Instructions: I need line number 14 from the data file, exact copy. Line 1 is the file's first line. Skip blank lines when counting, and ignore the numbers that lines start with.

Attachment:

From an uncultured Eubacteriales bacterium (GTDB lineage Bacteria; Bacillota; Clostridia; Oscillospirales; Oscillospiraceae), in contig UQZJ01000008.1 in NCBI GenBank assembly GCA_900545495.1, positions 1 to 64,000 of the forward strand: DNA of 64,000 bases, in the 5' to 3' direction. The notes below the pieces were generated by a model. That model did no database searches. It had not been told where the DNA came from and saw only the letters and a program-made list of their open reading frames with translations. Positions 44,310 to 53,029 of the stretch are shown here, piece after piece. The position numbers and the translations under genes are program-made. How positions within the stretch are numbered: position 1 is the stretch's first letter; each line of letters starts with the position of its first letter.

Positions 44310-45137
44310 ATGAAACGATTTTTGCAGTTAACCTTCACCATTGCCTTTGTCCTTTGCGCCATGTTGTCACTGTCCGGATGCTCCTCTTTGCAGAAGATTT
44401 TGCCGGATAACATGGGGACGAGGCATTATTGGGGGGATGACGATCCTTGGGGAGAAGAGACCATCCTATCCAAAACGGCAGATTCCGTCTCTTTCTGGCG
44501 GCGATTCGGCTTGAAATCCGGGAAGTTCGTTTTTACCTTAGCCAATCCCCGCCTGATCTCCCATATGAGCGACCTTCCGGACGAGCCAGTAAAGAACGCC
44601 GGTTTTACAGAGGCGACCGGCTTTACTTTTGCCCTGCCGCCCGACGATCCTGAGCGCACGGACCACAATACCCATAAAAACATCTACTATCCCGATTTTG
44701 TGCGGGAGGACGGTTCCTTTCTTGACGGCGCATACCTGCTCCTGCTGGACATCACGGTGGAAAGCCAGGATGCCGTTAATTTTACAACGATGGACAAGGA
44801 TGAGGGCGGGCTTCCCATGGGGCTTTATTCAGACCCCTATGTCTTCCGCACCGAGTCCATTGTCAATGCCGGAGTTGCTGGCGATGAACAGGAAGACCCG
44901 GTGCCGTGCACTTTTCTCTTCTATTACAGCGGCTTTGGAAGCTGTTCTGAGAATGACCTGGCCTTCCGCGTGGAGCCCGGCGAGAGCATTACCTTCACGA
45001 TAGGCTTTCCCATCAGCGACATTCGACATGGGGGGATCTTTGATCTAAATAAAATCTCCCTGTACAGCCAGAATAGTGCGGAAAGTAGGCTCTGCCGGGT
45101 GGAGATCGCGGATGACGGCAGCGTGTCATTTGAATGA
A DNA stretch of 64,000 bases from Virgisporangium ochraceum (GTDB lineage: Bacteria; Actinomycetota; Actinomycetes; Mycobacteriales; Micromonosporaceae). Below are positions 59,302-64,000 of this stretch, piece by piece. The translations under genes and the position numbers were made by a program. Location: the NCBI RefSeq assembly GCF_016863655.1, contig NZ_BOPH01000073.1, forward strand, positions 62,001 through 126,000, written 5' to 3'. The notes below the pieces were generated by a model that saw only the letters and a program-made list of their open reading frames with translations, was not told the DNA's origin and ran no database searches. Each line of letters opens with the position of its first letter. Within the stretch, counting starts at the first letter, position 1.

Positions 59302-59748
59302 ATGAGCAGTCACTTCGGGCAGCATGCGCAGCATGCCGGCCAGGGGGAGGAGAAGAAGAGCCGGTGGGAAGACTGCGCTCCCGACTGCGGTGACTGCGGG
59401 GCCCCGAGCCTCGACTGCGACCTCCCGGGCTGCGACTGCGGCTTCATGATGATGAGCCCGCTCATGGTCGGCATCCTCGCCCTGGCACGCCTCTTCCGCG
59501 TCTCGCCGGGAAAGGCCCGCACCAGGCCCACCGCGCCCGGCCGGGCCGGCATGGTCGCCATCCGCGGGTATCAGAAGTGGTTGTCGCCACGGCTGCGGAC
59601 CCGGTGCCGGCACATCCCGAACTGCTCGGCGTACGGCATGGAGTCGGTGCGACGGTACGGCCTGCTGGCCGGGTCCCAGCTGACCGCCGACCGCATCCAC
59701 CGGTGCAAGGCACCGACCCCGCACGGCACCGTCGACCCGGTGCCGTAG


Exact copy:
59302 ATGAGCAGTCACTTCGGGCAGCATGCGCAGCATGCCGGCCAGGGGGAGGAGAAGAAGAGCCGGTGGGAAGACTGCGCTCCCGACTGCGGTGACTGCGGG